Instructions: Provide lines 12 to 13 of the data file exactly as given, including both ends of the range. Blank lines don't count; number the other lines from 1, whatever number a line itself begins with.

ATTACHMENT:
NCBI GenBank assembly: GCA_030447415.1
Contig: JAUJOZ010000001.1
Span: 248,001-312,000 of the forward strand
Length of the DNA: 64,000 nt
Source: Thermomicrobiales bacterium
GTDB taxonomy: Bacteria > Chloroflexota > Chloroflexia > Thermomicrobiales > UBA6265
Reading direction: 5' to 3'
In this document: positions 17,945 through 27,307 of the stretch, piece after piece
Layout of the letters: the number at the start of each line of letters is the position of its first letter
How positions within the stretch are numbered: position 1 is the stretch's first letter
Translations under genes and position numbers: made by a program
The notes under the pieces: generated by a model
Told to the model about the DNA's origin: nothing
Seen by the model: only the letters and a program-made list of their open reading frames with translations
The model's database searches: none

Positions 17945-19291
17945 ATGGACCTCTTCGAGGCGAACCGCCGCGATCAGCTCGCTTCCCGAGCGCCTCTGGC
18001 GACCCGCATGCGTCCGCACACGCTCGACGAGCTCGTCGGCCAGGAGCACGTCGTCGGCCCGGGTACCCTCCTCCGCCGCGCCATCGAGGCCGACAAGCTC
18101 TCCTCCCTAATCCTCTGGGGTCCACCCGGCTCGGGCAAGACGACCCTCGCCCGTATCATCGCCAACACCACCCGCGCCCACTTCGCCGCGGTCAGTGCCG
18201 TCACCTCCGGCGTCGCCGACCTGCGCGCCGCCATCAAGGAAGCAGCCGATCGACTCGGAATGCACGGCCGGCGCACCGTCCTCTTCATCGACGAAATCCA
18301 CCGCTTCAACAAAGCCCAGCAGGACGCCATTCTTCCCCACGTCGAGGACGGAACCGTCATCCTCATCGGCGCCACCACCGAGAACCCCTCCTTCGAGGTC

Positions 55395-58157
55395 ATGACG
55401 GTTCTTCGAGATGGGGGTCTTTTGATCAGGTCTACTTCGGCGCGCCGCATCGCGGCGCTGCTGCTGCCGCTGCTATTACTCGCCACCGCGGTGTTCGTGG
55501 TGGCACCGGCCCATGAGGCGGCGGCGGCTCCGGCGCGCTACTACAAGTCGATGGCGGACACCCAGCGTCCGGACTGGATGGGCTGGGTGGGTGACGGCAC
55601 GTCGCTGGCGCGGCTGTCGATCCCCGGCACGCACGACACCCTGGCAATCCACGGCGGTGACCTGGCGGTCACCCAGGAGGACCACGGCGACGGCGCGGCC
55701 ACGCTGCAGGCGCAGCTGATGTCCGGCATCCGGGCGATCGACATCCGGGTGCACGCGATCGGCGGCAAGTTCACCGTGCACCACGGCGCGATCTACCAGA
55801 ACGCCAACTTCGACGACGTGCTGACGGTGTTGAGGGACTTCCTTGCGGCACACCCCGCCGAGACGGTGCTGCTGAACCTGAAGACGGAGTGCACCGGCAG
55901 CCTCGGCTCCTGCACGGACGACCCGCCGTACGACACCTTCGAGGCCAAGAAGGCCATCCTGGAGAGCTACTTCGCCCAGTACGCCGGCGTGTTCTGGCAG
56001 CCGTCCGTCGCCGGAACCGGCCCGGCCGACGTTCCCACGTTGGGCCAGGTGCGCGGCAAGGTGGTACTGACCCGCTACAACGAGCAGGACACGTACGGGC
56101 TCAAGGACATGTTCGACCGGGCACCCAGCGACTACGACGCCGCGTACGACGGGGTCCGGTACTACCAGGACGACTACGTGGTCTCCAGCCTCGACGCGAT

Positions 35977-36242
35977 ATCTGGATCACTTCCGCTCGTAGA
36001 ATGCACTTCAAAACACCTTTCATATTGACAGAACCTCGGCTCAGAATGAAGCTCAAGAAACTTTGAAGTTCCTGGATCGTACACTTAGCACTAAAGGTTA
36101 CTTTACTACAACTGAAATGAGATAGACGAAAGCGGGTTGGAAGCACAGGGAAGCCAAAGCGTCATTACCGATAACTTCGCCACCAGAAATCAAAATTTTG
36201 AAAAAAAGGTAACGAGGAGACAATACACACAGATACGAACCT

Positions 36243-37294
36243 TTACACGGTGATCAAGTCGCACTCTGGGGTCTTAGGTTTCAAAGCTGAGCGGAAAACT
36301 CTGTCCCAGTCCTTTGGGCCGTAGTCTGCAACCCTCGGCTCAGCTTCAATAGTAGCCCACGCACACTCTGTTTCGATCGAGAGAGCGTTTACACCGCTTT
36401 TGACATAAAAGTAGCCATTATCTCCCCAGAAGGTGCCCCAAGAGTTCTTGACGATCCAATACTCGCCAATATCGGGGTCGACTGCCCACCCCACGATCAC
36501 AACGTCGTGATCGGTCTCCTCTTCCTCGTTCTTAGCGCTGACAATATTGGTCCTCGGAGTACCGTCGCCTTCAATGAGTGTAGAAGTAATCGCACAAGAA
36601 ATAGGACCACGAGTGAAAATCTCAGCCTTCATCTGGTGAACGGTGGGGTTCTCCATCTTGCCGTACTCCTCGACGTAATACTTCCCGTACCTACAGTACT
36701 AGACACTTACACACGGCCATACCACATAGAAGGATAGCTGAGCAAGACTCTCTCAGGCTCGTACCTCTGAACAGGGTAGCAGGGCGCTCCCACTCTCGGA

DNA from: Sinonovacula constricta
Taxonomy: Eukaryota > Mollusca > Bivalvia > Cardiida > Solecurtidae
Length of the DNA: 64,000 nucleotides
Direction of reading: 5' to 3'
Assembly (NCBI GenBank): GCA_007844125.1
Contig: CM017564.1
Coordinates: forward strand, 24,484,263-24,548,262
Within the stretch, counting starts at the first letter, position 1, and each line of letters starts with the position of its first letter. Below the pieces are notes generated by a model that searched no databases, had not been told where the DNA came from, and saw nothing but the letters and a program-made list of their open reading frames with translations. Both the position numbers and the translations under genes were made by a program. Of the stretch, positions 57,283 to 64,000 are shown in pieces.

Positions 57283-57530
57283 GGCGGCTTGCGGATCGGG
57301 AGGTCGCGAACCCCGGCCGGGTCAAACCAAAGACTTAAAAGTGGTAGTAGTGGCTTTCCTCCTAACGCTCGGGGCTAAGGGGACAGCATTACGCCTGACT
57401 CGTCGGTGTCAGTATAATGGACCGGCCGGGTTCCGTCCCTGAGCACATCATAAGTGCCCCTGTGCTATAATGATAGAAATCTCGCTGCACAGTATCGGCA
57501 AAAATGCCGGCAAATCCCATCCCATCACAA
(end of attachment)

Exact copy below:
The notes under the pieces: generated by a model
Told to the model about the DNA's origin: nothing